A New Model
In the Reuters article, Ben Bajarin, head of consumer technologies at Creative Strategies, points out one predecessor to the App Store was a small online service called Handango, which allowed developers to deliver apps to Palm devices over cellular connections. However, this still came with a marketing cost — a 40% commission.
So when the App Store came along in that era and offered to host apps for the increasingly popular iPhone platform at a mere 30% commission, almost every mobile developer jumped on it as it was a much better deal than what had come before.
Unlike retail software sales and services like Handango, however, developers did have to pay a price in less tangible currency — surrender to Apple’s often capricious control of the App Store through a set of then-unpublished rules, and of course the use of Apple’s own billing system, which also isolated them from direct contact with their customers.
Unfortunately, in the ten years since the advent of the App Store, along with the fact that it’s the only option to get their apps onto Apple’s devices, many developers feel that the commission has become far too high. While some agree that it was fully justified back in 2008 when small companies could gain global distribution and exposure solely through the App Store, many believe that time is past and fees should drop significantly, possibly even into the single digits that payment processors charge.
Of course, while Apple does act as a payment processor, it does far more than that, since of course the entire storefront is run and supported by Apple, which also hosts the apps themselves and subsequent updates, and it’s been Apple’s position for years that the cost of operating the App Store, combined with the benefits of exposure that it offers to developers, still justifies its 30% cut.
‘Opening the Gate Wider’
Apple CEO Tim Cook is scheduled to testify before the Committee today at a hearing that will begin at 12 p.m. ET, and in a prepared opening statement shared with the press earlier today, emphasized that the App Store doesn’t stifle competition because it’s actually opened the “gate wider” for developers.
We want to get every app we can on the store, not keep them off.
Tim Cook, Apple CEO
Cook also insists that Apple does “not have a dominant market share in any market where we do business,” noting that there are many other companies in the smartphone market, including Google, Samsung, and LG, that have a much larger market share than Apple, and the iPhone is “far from the only choice available to consumers.”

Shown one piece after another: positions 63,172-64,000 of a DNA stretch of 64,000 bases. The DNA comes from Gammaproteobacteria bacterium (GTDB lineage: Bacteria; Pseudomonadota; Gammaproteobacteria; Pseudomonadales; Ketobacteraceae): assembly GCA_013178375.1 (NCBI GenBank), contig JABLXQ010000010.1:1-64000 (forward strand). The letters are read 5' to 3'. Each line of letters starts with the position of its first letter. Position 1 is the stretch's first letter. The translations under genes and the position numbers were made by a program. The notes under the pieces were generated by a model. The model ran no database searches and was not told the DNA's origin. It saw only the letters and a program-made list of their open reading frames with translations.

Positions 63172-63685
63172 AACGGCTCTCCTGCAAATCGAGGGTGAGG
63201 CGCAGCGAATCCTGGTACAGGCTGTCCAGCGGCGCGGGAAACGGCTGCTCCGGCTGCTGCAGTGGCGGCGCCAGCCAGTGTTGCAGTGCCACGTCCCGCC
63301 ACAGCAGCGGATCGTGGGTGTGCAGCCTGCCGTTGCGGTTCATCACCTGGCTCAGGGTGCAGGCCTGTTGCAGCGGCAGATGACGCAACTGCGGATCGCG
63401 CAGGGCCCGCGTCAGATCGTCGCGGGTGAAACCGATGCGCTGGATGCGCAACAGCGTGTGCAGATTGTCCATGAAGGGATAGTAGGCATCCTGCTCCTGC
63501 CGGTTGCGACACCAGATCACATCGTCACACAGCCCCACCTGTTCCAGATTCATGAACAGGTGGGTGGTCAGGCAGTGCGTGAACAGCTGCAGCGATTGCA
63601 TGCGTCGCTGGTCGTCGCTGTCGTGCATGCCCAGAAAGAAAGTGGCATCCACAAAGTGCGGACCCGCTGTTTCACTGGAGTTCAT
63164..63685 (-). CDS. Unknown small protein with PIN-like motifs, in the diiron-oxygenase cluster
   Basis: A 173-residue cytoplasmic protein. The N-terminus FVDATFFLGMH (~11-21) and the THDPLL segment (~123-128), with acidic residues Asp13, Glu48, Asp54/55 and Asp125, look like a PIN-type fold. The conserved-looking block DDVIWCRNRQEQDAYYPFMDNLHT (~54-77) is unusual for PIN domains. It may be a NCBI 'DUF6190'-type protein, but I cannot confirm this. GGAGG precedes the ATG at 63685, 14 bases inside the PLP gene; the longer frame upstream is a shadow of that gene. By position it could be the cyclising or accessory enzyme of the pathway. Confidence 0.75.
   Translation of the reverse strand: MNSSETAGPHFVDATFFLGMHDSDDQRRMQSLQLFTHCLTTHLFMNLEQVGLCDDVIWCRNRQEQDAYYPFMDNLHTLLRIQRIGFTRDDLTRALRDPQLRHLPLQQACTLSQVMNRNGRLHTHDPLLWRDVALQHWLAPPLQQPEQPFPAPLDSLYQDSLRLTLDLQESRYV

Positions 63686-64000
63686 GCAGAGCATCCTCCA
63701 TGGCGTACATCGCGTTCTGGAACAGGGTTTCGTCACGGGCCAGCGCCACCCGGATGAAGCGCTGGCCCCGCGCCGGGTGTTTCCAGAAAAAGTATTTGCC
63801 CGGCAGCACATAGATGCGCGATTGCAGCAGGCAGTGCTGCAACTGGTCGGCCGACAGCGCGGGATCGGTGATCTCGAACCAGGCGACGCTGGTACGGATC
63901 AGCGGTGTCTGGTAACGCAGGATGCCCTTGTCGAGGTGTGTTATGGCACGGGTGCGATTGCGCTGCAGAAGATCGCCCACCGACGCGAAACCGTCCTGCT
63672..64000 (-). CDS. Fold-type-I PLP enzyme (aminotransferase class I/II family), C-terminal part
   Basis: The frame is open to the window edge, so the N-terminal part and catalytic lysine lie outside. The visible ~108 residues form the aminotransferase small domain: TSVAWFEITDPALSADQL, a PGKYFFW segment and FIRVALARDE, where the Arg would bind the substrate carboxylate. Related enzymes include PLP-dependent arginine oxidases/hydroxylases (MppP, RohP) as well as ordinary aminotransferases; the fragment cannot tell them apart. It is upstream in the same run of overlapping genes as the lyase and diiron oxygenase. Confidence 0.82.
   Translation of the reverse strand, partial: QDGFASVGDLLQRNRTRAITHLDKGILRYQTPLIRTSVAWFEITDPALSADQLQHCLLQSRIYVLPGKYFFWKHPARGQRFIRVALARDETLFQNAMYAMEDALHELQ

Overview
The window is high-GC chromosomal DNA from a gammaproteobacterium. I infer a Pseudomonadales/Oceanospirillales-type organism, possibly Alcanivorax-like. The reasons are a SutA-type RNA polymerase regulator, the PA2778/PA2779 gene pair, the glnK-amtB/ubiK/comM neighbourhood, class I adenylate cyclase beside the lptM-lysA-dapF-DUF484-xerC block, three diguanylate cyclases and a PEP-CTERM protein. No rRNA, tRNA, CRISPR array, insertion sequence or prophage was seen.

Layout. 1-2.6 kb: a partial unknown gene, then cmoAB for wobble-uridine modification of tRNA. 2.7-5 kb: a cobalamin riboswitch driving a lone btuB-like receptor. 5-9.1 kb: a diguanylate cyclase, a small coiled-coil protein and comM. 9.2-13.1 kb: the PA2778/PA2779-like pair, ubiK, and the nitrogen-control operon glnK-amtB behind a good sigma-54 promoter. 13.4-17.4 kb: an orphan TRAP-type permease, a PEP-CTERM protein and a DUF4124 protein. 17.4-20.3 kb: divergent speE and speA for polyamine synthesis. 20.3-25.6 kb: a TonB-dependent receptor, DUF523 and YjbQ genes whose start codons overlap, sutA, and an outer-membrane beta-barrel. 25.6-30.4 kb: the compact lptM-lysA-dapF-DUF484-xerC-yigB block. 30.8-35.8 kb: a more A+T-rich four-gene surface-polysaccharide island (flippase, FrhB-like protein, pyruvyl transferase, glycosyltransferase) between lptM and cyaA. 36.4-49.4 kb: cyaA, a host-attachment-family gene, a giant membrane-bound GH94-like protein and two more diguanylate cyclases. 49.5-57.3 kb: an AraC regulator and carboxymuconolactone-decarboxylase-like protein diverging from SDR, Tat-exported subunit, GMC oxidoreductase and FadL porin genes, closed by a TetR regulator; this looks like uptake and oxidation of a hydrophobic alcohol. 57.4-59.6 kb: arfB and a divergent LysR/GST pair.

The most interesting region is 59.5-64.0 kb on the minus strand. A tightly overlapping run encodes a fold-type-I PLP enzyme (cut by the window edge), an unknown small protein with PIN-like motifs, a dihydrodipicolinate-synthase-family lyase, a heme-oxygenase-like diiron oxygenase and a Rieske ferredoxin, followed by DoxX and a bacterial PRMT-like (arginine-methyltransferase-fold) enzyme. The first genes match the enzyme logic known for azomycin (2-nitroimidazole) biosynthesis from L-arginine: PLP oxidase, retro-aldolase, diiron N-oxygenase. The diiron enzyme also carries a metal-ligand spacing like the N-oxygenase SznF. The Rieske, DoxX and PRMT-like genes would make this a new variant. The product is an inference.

Apple believes that the regulatory scrutiny is fair and understandable, Cook adds, but he also notes that Apple will “make no concession on the facts” and disputes any allegations that Apple is anti-competitive.
After beginning with 500 apps, today the App Store hosts more than 1.7 million — only 60 of which are Apple software. Clearly, if Apple is a gatekeeper, what we have done is open the gate wider.
Tim Cook, Apple CEO
Cook also echoes Schiller’s comments to Reuters yesterday, emphasizing that the App Store began in 2008 as “a high-end virtual department store with a carefully curated selection of products,” with the goal of offering a more “boutique” marketplace for distributing software online than what had come before. Digital distribution was in its nascent stages at that point, and most software developers had to rely on boxed software in brick-and-mortar stores or shipping physical media like CDs. The few digital stores that were available charged higher commissions and offered a much worse user experience.
Cook also points out that Apple has never raised its commission or added any other new fees, and in fact a few years ago reduced its fees for longer-term subscriptions, with developers able to pocket 85% of their app revenue from subscribers who stay on after the first year, while also exempting additional categories of apps from the need to use the in-app purchasing system for subscriptions.